Agency Affected: Department of Agriculture

  3. Status: Closed - Implemented

    Comments: In August 2009, USAID stated that as part of its new 2008/2009 funding for LRP, USAID's implementing partners were to monitor and report on specific market indicators specified in grants or cooperative agreements. In addition, USAID stated that the World Food Program (WFP), the major recipient of USAID's 2008-2009 LRP funding, already had in place an effective system to ensure that LRP did not disrupt local and regional markets. By April 2010, USAID launched the Emergency Food Security Program, which supports local and regional procurement, cash transfers, and food vouchers using International Disaster and Famine assistance Funds. Under this program, USAID requires implementing partners to complete detailed market analysis for proposed LRP interview to determine potential impacts. This market analysis includes a variety of information to ensure that programs are unlikely to do discernible economic harm, and may be based upon anticipated tonnage amounts procured as a percentage of tonnage produced and consumed in the location of origin and distribution, commodity price fluctuations in world and local markets, and other economic indicators. Implementing partners are also expected to monitor market impacts of their program and report any concerns to USAID.

    Recommendation: To enhance the impact that LRP can have on the efficiency of food aid delivery and the economies of countries where food is purchased, the Administrator of the U.S. Agency for International Development and the Secretary of Agriculture should work with implementing partners to improve the reliability and utility of market intelligence in areas where the U.S.-funded LRP occurs, thereby ensuring that U.S.-funded LRP practices minimize adverse impacts and maximize potential benefits.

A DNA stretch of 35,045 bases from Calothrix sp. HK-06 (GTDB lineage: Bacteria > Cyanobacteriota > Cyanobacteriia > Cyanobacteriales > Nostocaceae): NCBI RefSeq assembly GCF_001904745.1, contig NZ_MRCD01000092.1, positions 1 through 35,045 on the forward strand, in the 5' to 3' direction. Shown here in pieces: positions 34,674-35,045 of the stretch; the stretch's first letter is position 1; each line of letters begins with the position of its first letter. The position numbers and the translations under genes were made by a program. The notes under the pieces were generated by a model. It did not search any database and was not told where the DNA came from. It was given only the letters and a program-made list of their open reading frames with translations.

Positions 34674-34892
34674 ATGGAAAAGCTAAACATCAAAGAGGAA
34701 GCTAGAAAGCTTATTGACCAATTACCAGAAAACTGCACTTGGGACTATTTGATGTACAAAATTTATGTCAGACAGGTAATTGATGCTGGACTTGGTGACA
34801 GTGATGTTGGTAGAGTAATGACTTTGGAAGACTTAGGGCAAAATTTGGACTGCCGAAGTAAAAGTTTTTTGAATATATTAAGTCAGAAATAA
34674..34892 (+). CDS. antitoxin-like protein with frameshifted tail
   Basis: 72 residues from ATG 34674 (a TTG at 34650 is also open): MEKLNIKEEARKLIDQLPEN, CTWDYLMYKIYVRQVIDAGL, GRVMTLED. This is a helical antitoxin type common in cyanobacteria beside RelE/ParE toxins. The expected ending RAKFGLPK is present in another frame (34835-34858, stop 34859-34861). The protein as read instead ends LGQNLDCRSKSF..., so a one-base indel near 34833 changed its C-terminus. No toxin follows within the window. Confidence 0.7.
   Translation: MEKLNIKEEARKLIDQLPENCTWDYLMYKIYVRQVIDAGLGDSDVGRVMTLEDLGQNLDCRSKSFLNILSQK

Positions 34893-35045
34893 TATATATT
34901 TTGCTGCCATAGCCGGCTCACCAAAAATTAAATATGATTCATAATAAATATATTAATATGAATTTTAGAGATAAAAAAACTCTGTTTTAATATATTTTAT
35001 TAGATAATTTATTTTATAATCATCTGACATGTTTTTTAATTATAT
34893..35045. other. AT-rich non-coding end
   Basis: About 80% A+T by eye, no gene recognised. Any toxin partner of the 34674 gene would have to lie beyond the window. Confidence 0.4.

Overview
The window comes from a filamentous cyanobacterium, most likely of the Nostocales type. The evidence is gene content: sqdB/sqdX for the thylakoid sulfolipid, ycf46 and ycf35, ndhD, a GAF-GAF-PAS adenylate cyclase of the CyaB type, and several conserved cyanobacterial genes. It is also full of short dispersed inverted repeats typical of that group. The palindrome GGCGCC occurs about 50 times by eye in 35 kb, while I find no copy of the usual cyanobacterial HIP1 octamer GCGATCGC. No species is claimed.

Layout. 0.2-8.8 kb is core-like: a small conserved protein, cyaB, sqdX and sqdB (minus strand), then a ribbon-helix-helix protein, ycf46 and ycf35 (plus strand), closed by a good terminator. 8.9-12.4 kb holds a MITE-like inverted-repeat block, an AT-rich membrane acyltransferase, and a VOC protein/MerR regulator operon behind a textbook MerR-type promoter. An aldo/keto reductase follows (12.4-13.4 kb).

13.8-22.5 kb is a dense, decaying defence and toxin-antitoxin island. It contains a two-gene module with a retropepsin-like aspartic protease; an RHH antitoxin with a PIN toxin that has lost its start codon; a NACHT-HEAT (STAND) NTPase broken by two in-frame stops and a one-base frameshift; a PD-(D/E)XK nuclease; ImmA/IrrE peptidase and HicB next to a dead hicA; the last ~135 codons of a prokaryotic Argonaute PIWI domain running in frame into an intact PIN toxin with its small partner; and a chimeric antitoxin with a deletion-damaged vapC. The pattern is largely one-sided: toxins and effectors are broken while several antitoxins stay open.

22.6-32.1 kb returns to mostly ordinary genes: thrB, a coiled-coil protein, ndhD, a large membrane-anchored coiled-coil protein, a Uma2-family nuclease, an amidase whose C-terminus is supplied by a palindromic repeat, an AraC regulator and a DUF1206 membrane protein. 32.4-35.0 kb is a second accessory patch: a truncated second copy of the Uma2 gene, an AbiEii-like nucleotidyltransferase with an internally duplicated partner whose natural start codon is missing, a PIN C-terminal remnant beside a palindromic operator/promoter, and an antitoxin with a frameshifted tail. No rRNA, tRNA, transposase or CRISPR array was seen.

Agency Affected: United States Agency for International Development

  4. Status: Closed - Implemented

    Comments: In August 2009, USAID said it was drafting guidance for future LRP purchases that articulated requirements with regard to quality standards and product specifications, as well testing and reporting procedures to ensure adherence to those requirements. By April 2010, USAID launched the Emergency Food Security Program, which supports local and regional procurement, cash transfers, and food vouchers using International Disaster and Famine Assistance Funds. Under this program, USAID began requiring implementing partners to meet strict commodity quality standards, such as including commodity safety and quality assurance inspection results in their final reports. At the time, USAID did not systematically maintain these final reports in a single database, but planned to do so in a new system called the Food for Peace Management Information System. In December 2012, the Food for Peace Management Information System became available for implementing partners' use and all of USAID's fiscal year 2013 program reporting submissions, such as commodity quality reports on locally and regionally procured food aid, were made available.

    Recommendation: To enhance the impact that LRP can have on the efficiency of food aid delivery and the economies of countries where food is purchased, the Administrator of the U.S. Agency for International Development and the Secretary of Agriculture should systematically collect evidence on LRP's adherence to quality standards and product specifications to ensure food safety and nutritional content.